The Federal Communications Commission today voted to tighten regulation of cable companies, and ease regulation of newspaper and broadcast companies. The votes are a triumph for FCC Chairman Kevin J. Martin, who last month suffered a temporary defeat when he brought the cable proposal up for a vote.
Today's victory on the cable issue may also be temporary given strong and continuing industry resistance. But for now Martin appears to have reconciled the complex array of competing interests at stake in both of these votes.
The importance of competition
Competition is at the heart of all the arguments voted on today. Newspaper companies argued increasing competition for advertising revenue makes obsolete a rule against owning a broadcast station in the same market. Huge numbers of readers disagreed, arguing the restriction preserved competition covering local news, increasing the range of information and ideas available in those markets.
The FCC voted to ease the cross-ownership restriction in the 20 largest markets.
Cable companies argued they need to get larger because subscribers have more and more alternatives in the new media world. Consumer groups and Chairman Martin disagreed, arguing cable rates keep rising and subscribers don't have access to the full range of possible program choices.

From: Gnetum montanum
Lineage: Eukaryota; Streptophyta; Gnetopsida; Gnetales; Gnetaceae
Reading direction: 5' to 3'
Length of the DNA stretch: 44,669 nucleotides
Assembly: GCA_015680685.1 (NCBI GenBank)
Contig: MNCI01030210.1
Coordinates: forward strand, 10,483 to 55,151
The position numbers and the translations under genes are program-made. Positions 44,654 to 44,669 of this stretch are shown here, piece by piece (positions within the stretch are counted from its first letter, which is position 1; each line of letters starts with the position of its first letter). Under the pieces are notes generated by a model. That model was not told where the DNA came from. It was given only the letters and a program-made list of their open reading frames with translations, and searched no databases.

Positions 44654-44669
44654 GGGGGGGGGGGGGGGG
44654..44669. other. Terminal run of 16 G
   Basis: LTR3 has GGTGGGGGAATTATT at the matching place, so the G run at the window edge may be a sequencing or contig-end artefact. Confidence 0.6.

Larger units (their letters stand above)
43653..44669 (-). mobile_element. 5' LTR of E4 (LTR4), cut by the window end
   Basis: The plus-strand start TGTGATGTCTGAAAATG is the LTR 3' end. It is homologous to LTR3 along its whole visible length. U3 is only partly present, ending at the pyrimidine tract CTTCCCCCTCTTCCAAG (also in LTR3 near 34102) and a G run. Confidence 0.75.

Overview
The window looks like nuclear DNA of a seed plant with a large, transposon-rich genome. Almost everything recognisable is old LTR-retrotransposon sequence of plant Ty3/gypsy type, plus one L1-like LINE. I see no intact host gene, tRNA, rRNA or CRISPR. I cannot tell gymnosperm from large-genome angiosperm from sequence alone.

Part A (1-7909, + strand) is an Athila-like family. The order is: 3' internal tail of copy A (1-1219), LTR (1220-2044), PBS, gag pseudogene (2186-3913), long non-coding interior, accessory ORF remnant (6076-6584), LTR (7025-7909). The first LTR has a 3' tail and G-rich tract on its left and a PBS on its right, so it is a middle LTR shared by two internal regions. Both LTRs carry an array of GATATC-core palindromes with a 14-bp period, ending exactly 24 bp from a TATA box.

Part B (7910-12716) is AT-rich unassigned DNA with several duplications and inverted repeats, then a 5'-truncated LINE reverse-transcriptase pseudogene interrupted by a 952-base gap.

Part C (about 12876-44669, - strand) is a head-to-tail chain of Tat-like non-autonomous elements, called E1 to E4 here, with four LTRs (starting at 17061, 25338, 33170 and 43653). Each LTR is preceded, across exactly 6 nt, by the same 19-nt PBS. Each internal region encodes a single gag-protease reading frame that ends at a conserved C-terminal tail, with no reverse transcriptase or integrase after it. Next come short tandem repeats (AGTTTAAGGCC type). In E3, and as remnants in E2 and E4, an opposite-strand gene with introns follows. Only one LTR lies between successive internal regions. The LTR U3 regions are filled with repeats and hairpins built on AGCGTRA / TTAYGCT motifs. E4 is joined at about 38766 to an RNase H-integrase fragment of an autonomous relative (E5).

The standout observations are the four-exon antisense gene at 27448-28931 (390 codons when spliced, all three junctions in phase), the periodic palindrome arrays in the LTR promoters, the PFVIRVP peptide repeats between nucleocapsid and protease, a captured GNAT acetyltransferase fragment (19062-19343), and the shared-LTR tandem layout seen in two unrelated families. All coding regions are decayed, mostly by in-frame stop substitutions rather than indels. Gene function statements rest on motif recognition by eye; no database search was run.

The FCC voted to keep individual cable companies from reaching more than 30 percent of the national market. This is expected to have an immediate effect on Comcast.
Reasons to be skeptical on cross-ownership
My immediate reaction is mostly to the cross-ownership vote. The competitive problem for newspapers is not local radio or television stations, but new forms of media such as the Internet and cell phones. Putting resources into broadcast stations is an odd response, especially when you consider some newspaper companies such as The New York Times and Belo recently divested their television stations.
The expense of acquiring radio and television stations will also force newspaper companies to cut operating costs, so be skeptical of claims that these companies will increase news coverage in these markets.
More broadly, the competition arguments rely on differing definitions and models. Newspaper companies, and both sides in the cable argument, are using economic models concerned with efficient use of limited resources, and providing goods and services at the lowest possible cost.
Supporters of cross-ownership restrictions are using a First Amendment model concerned with expanding the range of ideas, and the emergence of a workable consensus on matters of public concern.